Zwift, the turbo trainer game where cyclists use their bike to compete with others in a virtual environment, announced in Cycling Weekly that the UCI (Union Cycliste Internationale – the governing body for sports cycling and international cycling events) will partner with Zwift in the first-ever E-Sports World Championships in 2020. It’s an inaugural event with unique characteristics – Zwift promises men and women will be racing, “the same number of races, over the same distances, with equal prize money.”
Cycling, particularly UCI & ASO road cycling events, have a long-standing history of showing slow progress in the way of equality. Other well-known road races, like the Tour de France by the ASO, often take one step forward and two steps back. The ASO (Amaury Sport Organisation), part of a French media group, organizes races such as the Tour de France and Vuelta a España. La Course is a prime example of an ASO women’s race that gained ground in 2013 in pay parity and media coverage but later regressed – continuing as a one-day-only event. The ASO states in September, it will begin to create a women’s race equivalent to the Tour de France. The progress and regress of La Course is detailed in this article by Kathryn Bertine. Her film, Half the Road, also addresses inequality in the professional cycling universe.
UCI has promised minimum wages for UCI WorldTeam members in 2020 – increasing to the same pay as current Pro Continental male riders by 2023. I congratulate their efforts and acknowledgment. But in 2019, we have to ask ourselves, is this enough?
March 8th is International Women’s Day, a day I look forward to every year. It revitalizes me. Women around the world unite in emboldened refrains that we demand to be seen, heard, and most importantly, we deserve the same opportunities and rewards as the other half of the population. In 2019, brands like Trek and Specialized had fantastic content to celebrate females in the industry; I was pumped about all this exposure. I reposted the content on my social media pages for my cycling business.
The following day was the Strade Bianchi race – a well-known road race in Italy, a third of which features white gravel roads. My friend posted details on social media, and I decided to explore it online. My post-International Women’s Day bubble quickly burst. Unsurprisingly, the women’s course was nearly 50km shorter than the men’s, and prize money was €16,000 compared to the women’s €2,256. “Is this real life?” I asked myself, shocked at the disparity between male and female winnings.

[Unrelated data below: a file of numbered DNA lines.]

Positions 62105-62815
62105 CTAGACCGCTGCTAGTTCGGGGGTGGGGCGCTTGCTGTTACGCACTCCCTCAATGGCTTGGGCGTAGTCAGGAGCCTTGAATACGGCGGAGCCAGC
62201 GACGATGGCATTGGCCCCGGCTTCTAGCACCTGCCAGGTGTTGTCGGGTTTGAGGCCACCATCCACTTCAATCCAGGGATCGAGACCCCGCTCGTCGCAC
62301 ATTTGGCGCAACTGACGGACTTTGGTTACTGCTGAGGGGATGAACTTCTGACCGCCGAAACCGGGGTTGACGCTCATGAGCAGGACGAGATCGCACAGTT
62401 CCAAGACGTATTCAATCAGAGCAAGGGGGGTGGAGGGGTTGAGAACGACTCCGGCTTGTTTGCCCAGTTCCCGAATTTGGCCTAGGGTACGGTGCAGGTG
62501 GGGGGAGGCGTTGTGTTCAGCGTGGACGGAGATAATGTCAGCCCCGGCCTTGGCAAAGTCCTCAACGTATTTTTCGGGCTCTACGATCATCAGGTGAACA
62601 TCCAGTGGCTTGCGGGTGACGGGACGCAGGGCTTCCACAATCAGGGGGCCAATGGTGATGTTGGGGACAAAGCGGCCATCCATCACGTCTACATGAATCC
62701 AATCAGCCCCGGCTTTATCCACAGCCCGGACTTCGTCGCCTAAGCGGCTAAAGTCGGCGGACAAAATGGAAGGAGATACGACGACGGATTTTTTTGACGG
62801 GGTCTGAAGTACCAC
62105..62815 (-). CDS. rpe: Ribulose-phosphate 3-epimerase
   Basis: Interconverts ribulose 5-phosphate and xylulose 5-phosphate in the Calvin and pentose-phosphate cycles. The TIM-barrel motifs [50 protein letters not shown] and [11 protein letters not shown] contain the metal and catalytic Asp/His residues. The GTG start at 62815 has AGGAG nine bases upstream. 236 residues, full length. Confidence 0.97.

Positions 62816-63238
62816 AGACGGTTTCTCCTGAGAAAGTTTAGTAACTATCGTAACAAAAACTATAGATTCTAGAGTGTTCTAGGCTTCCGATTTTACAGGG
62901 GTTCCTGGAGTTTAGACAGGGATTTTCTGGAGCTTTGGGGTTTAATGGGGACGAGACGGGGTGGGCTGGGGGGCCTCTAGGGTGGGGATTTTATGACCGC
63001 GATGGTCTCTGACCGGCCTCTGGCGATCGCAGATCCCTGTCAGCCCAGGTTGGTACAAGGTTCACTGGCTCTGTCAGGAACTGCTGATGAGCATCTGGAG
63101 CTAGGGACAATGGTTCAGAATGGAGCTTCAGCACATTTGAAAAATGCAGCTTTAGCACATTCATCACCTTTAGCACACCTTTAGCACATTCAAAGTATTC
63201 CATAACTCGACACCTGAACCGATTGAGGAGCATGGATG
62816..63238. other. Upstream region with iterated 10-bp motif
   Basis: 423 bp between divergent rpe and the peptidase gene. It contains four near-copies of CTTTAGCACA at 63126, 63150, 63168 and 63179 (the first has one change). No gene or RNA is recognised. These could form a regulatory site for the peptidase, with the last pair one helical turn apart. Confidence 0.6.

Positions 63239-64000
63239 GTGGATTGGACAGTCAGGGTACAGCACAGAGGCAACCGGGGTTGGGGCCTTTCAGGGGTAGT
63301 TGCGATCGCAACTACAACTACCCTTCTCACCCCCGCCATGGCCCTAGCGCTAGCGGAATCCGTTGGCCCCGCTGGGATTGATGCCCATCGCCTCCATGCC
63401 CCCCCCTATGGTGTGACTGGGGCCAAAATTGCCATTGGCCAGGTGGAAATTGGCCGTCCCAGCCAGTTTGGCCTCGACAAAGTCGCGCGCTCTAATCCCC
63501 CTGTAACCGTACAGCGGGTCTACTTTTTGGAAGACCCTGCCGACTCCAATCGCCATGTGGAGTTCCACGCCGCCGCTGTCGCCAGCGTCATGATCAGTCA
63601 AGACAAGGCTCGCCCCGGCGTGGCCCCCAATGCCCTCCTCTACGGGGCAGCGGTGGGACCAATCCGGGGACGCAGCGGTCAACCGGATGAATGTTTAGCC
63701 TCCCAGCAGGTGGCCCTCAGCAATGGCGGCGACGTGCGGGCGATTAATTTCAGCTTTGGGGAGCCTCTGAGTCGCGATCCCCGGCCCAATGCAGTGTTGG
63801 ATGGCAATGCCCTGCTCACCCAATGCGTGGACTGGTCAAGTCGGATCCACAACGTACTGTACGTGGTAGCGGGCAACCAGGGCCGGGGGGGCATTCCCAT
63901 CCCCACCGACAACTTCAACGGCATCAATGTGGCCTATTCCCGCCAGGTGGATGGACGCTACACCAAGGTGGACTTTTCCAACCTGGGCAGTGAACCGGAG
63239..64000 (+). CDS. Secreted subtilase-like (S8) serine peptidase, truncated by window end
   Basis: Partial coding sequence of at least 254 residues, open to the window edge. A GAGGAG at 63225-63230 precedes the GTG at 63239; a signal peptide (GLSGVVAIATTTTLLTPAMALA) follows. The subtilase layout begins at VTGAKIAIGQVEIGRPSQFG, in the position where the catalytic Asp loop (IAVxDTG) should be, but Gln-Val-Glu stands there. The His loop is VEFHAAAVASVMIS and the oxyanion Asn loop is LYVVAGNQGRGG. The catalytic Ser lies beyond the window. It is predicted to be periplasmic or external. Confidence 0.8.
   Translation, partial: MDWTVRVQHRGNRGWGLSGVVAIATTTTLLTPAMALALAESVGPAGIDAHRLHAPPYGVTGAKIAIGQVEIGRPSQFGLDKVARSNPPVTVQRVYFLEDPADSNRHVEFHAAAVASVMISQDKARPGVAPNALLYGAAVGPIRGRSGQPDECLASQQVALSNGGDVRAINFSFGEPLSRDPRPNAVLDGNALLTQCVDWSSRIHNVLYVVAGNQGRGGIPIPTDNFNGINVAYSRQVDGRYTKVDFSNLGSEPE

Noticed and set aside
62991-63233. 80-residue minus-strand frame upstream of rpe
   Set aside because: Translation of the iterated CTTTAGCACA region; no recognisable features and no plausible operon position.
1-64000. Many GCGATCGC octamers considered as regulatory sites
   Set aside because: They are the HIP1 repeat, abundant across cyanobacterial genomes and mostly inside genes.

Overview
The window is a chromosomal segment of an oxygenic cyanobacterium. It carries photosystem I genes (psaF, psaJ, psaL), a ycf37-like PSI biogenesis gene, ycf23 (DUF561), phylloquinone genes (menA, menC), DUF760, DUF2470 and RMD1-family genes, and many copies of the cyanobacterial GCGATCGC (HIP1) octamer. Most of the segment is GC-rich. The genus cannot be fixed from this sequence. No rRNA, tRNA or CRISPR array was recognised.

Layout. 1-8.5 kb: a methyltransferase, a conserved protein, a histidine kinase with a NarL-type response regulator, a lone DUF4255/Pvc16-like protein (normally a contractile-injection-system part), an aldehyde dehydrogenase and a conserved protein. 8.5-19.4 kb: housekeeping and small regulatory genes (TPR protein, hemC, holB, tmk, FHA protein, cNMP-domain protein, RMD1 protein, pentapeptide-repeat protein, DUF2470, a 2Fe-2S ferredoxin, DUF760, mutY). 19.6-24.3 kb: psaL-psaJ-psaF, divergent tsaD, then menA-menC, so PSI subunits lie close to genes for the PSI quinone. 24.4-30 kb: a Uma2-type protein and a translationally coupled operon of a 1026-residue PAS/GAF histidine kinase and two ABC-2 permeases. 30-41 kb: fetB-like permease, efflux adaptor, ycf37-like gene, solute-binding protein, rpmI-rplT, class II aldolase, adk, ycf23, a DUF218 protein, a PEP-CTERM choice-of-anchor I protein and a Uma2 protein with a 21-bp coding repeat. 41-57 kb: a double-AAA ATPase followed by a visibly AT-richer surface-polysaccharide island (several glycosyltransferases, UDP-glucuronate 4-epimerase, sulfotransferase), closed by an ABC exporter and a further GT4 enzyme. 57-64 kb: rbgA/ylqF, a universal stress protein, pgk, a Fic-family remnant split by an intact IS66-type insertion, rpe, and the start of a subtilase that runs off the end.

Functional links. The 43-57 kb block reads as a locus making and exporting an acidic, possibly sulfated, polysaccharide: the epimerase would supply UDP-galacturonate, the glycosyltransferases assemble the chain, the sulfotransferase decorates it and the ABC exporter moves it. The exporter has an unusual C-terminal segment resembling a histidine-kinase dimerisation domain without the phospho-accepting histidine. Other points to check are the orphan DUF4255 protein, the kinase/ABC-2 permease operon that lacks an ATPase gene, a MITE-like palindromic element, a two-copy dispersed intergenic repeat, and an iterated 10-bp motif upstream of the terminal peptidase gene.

Discouragingly, it is real life – for female athletes – in 2019. As witnessed this year, with another US Women’s Soccer World Cup win, cycling is not the only professional sport suffering this phenomenon. While the UCI is working towards gender equality, progress is seemingly slow in our fast-paced, already-behind-in-equality, world. What the UCI & ASO may not understand, is that by not giving women equal pay, courses and lacking media coverage, they are shooting themselves in the foot.
I am the UCI & ASO’s target audience. I’m a female cyclist who loves to absorb cycling content of all varieties. It’s always inspiring to watch badass women fight to cross the line. However, I have avoided watching UCI & ASO events, instead choosing to read online content after. Why? Because there aren’t many televised events where I can watch someone who looks like me. Further, it feels icky to spectate a sport that, when it comes to women, feels as though we are still crawling out of the dark ages. In other words, UCI, if you build it (now), we will come.
There are exceptions to my viewing rule. In 2017, Trek hosted the first CX World Cup to offer equal prize winnings and the same course for both genders – and the UCI took note. Trek’s leadership pressured the UCI to confront the parity problem. With Zwift (and, hopefully, more brands joining) the UCI & ASO may continue to feel the squeeze. If the UCI won’t deliver equality presently – on its own – at the very least, they partner with those who will.
I look forward to the era when, all-around, female cyclists will enjoy the same courses, equivalent exposure, and a wage that matches our male counterparts. Also, I pray it’s before 2023; haven’t women waited long enough?